Background: Inflammation in the body may be exacerbated by food intolerances, which often go undiagnosed due to delayed symptoms and improper testing. The antigen leukocyte cellular activation test (Alcat), a food intolerance test, determines leucocytic response to specific foods.

Objective: This study aimed to determine the effect of an Alcat-guided elimination diet on pro-inflammatory markers, body composition, and self-reported medical symptoms.

Methods: In this pre-test/post-test double-blind experiment, subjects were randomly assigned to either the treatment group (TX; n?=?87) or the placebo group (PL; n?=?46). Subjects followed a four-week Alcat-guided elimination diet. The TX group eliminated foods to which they tested “sensitive,” and the PL eliminated foods to which they tested “not sensitive.” Blood samples, body composition measurements, and Medical Symptom Questionnaire (MSQ) were completed on days 1 and 30.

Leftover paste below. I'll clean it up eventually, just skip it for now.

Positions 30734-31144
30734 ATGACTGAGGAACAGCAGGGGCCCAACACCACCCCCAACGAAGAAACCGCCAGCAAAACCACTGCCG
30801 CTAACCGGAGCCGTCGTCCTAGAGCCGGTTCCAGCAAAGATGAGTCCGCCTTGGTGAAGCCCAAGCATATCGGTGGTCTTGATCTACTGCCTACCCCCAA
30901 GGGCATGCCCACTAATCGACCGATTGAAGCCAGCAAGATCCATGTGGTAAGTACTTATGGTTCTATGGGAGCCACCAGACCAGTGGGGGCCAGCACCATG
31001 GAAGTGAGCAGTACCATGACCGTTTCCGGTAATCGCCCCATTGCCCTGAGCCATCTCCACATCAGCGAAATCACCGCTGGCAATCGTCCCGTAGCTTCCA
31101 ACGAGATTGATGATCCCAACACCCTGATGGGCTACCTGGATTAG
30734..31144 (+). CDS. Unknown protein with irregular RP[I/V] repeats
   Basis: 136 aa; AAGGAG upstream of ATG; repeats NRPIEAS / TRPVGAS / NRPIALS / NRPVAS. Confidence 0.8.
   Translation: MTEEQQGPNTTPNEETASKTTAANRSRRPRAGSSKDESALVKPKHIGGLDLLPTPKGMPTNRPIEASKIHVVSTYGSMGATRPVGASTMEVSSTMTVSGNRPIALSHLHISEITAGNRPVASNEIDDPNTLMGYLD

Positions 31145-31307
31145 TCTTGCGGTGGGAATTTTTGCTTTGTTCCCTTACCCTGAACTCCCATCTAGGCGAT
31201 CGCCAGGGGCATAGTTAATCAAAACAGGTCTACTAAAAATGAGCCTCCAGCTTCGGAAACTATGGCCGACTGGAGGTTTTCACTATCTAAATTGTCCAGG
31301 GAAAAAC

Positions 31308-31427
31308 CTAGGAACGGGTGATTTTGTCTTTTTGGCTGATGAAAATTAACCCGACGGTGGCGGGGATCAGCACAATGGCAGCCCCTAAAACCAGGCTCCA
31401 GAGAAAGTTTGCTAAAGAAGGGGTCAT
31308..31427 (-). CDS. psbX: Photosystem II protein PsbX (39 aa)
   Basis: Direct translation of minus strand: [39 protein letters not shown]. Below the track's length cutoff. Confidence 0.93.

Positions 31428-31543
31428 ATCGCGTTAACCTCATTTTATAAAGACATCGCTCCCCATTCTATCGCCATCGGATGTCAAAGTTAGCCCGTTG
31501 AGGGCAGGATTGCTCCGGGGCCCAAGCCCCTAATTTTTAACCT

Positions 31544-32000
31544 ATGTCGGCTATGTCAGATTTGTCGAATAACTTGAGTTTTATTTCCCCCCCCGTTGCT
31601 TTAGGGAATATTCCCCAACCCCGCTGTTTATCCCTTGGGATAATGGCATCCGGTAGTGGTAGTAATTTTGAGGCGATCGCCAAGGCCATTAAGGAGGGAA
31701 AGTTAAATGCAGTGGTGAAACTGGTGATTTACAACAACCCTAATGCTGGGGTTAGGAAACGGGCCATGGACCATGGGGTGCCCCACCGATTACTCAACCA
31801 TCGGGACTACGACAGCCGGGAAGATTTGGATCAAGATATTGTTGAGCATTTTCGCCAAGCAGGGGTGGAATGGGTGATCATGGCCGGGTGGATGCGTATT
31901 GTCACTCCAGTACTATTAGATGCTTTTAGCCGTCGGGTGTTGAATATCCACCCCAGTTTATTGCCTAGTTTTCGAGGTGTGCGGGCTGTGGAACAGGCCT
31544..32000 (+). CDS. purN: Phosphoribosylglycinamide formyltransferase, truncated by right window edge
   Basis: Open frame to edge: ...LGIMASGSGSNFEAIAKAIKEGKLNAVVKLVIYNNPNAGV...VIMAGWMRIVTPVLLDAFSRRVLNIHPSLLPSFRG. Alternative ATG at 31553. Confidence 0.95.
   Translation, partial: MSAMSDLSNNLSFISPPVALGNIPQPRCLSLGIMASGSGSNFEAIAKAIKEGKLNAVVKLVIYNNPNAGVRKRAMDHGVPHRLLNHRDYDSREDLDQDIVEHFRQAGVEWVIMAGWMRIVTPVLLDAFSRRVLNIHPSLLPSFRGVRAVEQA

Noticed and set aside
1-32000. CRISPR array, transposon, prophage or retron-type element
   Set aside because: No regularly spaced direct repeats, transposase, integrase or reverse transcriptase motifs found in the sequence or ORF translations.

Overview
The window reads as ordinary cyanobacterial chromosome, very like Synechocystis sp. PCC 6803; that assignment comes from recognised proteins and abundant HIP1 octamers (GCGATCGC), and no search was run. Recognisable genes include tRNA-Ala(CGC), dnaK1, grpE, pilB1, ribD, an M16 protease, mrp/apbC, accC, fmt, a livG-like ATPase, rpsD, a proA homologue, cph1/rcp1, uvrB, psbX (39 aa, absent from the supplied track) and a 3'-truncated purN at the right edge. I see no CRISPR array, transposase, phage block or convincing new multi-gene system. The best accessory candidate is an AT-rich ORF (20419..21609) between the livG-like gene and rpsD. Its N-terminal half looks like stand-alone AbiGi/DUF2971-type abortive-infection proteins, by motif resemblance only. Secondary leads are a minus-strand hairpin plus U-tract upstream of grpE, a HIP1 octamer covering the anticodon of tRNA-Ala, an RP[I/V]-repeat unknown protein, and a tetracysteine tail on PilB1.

Results: Repeated-measures analysis of variance found an interaction effect for serum amyloid A (SAA), with values decreased for the TX and increased for the PL over time (P?<?0.035). Body mass index (BMI) and MSQ scores decreased over time for both groups (P?<?0.001 and P?<?0.001, respectively), but decreases were significantly greater for the TX for both BMI (P?=?0.003) and MSQ scores (P?<?0.001). There were main effects for time for myeloperoxidase (P?<?0.001), interleukin-6 (P?<?0.03), and percent body fat (P?<?0.001), but no interaction effects or main effects for elimination diet.

Conclusion: Elimination of Alcat-identified inflammatory foods had a positive impact on SAA, BMI, and MSQ scores, suggesting that Alcat-guided dietary changes reduced body inflammation, body weight, and negative medical symptoms associated with food intolerances.

View Original Publication